Photo by Frank Okay on Unsplash

Technology is hard. Having been part of a number of technology product launches spanning more than a decade, there are a million and one things that must go absolutely smoothly, and only one wrong move that can bring the whole endeavor crashing down. Sometimes it can be an issue with the raw materials, some faulty hardware component, some error in the software code discovered too late, or it could be a well intentioned, but ultimately doomed marketing program that, in retrospect, never should have left the brainstorming session in the first place—here’s to you, Pepsi.

In the spirit of Halloween, I’m taking a look at the top three nightmare tech product launches where the marketing went horrifically wrong.

Bronze Award: RIM.jobs*, eh?

Caption: Remember when QWERTY keyboards were all the rage?

Research in Motion (RIM), the Canadian creator of the iconic Blackberry phones that practically invented the smartphone category, was at one time the hottest tech stock around. In recent years, the company has struggled to regain its place amongst the tech elite, operating today as Blackberry Limited.

In early 2011, near its peak, RIM launched a marketing campaign to boost recruitment. At its core was a new HR job recruitment site called http://RIM.jobs, where prospects (I’m guessing here since it no longer exists), could search for and apply for work at the Windsor, Ontario-based company.

The horror (or laughs?) didn’t stop there. The company’s clueless social team began using the hashtag #RIMjobs to promote its, uh, openings.

The campaign proved to be a canary in the coalmine. Just six months after launching RIM.jobs, the company initiated the largest layoff in its history at the time, eliminating 2,000 employees in what is now a six-year-plus turnaround with no end it sight.

#RIMjobs certainly isn’t the only reason the company failed to maintain its place atop the smartphone market, but it sure didn’t help.

*Editor’s note: If you don’t know what this term means, I am not responsible for any objectionable content you may come across should you search this term.

Silver Award: Call in the Bomb Squad

In 2014, videogame maker Ubisoft wanted its new game “Watch Dogs” to explode onto the Australian market, and took that sentiment quite literally with its ill-conceived media mailer.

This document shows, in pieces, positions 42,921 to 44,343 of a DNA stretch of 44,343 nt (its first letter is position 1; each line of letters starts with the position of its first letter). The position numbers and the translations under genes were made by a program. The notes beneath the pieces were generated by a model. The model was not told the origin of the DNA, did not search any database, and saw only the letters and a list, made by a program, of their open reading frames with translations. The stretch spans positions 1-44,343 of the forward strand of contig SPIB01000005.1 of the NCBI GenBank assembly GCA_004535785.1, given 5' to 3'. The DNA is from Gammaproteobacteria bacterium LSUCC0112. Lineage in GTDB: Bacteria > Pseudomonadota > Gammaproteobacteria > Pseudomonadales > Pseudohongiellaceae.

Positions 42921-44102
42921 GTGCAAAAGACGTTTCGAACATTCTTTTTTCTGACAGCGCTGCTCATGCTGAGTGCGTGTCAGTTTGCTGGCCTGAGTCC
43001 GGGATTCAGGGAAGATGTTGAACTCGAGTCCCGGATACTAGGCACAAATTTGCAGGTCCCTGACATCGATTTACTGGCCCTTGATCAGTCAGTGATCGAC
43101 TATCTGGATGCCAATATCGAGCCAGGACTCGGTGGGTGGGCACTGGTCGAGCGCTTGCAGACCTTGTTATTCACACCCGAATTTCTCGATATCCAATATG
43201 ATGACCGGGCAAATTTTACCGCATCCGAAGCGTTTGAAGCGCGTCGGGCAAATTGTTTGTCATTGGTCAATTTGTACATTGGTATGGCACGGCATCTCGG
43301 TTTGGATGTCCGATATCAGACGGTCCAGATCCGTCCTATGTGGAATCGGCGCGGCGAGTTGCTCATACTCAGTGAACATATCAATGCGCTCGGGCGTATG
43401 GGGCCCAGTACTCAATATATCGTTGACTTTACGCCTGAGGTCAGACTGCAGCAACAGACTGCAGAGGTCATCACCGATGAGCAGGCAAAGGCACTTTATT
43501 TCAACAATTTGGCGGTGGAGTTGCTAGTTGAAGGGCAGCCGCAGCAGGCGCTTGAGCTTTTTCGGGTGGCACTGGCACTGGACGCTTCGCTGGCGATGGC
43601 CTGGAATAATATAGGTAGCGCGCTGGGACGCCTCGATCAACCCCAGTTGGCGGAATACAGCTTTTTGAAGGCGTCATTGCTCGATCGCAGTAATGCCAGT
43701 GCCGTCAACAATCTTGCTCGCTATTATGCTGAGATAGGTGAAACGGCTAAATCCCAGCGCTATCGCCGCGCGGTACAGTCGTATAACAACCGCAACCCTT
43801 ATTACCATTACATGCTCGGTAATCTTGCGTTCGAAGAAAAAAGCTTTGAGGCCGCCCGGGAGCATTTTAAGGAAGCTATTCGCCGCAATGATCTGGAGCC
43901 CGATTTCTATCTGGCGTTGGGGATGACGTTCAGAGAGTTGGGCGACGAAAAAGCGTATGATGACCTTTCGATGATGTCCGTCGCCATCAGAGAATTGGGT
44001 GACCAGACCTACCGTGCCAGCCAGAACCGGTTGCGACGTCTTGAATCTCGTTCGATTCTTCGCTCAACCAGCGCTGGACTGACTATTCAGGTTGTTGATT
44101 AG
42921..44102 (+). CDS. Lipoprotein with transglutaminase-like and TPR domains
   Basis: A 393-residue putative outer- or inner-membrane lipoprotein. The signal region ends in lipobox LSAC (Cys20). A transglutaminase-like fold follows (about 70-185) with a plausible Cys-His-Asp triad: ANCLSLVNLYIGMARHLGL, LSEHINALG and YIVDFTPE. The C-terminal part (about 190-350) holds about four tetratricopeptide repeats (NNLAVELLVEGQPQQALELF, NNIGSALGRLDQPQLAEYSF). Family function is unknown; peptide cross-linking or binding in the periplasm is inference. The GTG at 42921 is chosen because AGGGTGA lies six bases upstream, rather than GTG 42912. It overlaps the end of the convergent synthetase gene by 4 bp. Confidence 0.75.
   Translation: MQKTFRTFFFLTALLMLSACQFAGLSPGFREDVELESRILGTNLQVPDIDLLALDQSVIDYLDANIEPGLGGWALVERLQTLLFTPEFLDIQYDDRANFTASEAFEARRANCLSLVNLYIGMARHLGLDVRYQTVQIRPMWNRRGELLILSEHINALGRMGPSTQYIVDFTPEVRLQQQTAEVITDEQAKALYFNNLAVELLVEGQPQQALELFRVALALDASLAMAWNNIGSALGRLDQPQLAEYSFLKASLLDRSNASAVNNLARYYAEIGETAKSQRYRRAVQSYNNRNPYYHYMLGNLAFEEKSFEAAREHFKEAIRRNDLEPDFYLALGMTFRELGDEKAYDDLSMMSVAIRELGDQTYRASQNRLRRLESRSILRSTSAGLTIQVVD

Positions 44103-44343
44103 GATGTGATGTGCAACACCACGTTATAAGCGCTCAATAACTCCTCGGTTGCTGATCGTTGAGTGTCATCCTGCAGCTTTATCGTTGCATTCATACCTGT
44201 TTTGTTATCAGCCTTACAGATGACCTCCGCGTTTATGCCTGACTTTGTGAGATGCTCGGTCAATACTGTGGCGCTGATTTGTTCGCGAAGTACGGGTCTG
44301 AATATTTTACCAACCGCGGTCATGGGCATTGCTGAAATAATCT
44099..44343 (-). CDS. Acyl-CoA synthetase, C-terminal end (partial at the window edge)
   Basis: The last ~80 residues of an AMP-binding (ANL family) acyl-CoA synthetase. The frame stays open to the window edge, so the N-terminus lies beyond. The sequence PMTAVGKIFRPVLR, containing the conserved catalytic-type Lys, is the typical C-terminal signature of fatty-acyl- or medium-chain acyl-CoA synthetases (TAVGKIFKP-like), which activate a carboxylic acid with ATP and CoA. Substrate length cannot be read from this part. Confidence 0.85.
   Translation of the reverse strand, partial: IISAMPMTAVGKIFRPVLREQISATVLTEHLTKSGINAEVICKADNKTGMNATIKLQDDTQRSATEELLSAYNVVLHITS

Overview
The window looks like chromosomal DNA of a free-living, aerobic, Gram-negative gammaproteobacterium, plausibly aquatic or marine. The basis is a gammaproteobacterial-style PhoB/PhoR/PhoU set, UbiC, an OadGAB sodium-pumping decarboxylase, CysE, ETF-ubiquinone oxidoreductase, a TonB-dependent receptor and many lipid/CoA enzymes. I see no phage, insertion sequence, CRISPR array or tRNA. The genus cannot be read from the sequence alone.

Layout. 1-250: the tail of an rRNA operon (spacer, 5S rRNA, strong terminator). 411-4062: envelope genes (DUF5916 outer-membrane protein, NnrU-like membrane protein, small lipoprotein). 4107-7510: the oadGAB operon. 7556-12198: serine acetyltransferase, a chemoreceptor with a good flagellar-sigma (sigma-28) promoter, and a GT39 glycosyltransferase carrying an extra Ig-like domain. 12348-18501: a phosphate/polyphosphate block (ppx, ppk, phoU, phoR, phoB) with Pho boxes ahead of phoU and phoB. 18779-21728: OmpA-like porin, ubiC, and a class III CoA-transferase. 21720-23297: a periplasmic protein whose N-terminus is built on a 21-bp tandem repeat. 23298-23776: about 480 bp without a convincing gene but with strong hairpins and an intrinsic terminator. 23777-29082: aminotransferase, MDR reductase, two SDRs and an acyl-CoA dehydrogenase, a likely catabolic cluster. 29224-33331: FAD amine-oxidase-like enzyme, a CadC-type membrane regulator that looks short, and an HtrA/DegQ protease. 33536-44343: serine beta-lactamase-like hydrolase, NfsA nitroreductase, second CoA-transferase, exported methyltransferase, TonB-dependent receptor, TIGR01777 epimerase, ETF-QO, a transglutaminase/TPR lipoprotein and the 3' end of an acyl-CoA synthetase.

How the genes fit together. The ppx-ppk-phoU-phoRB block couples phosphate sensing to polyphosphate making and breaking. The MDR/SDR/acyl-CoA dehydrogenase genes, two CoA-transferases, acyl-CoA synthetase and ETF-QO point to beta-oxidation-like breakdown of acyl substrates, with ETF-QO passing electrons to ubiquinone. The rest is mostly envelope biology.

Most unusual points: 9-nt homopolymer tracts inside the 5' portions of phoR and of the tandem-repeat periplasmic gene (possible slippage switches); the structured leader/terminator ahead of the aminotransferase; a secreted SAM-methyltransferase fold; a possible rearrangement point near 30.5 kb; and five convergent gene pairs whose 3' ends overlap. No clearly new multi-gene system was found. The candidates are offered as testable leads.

Australian media outfit Ninemsn (now nine.com.au) received a mysterious black safe along with a “suspicious” letter, which told a reporter to “check your voicemail.” Things got stranger when a staffer tried to open the safe using the pin code taped to the top. The safe didn’t open and instead began to beep, which naturally, spooked everyone and led to the conclusion they might be dealing with a bomb. Everyone on the floor was consequently ordered home and the bomb squad came to deal with it.

Caption: The Infamous “Watch Dogs” Safe

Inside, the bomb squad found a copy of the game along with some swag (a baseball cap and beanie) with a note that the embargo lifted at 5pm.

A poorly conceived and executed media mailer is a dime a dozen in PR, but what made this event particularly special, besides a visit from the bomb squad, of course, was how poorly the stunt was planned and executed:

  • Initially alarmed by the suspicious package, Ninemsn called other newsrooms to see if they had received something similar. None had.
  • Compounding the problem was that no PR person ever left the promised voicemail.
  • The pin code provided on the safe was ultimately incorrect.
  • The kicker: Ninemsn didn’t even review video games.

Of course, Ubisoft got more press from the incident then it ever could have dreamed, which leads to the age of question: is all press good press? (The answer is no.)

Gold Award: Touch Woody

The consensus number one all-time tech PR nightmare belongs to Panasonic. In the mid 1990s during the hey-day of the personal computer, Panasonic wanted to take the lead with a novel concept: a touchscreen device. Besides being way ahead of its time, Panasonic named the PC “The Woody” and presumably dropped beaucoup bucks for the rights to use Woody the Woodpecker as its mascot.

From that moment on, the jokes wrote themselves.

Not only did Panasonic called its touchscreen feature “Touch Woody,” but they concocted an advertising campaign with the slogan: “Touch Woody—the internet pecker.”

Caption: US consumers definitely did not want to “Touch Woody.”

Unfortunately, Panasonic didn’t realize its catastrophic mistakes until the day before the launch when an American employee in Tokyo blew the horn to corporate on the campaign’s overt sexual innuendo. In the end, Panasonic kept Woody in the branding and made slight tweaks to the messaging, but clearly not enough. Instead of focusing on the touchscreen, they emphasized the automated online support function called “Internet Pecker.” Whoops.

Needless to say, if you plan to launch a marketing campaign in a foreign country, it’s best to consult the natives before it’s too late.

Have your own terrifying marketing failures to share? Leave them in the comments.

 

Article by PR Account Supervisor Keith Metz-Porozni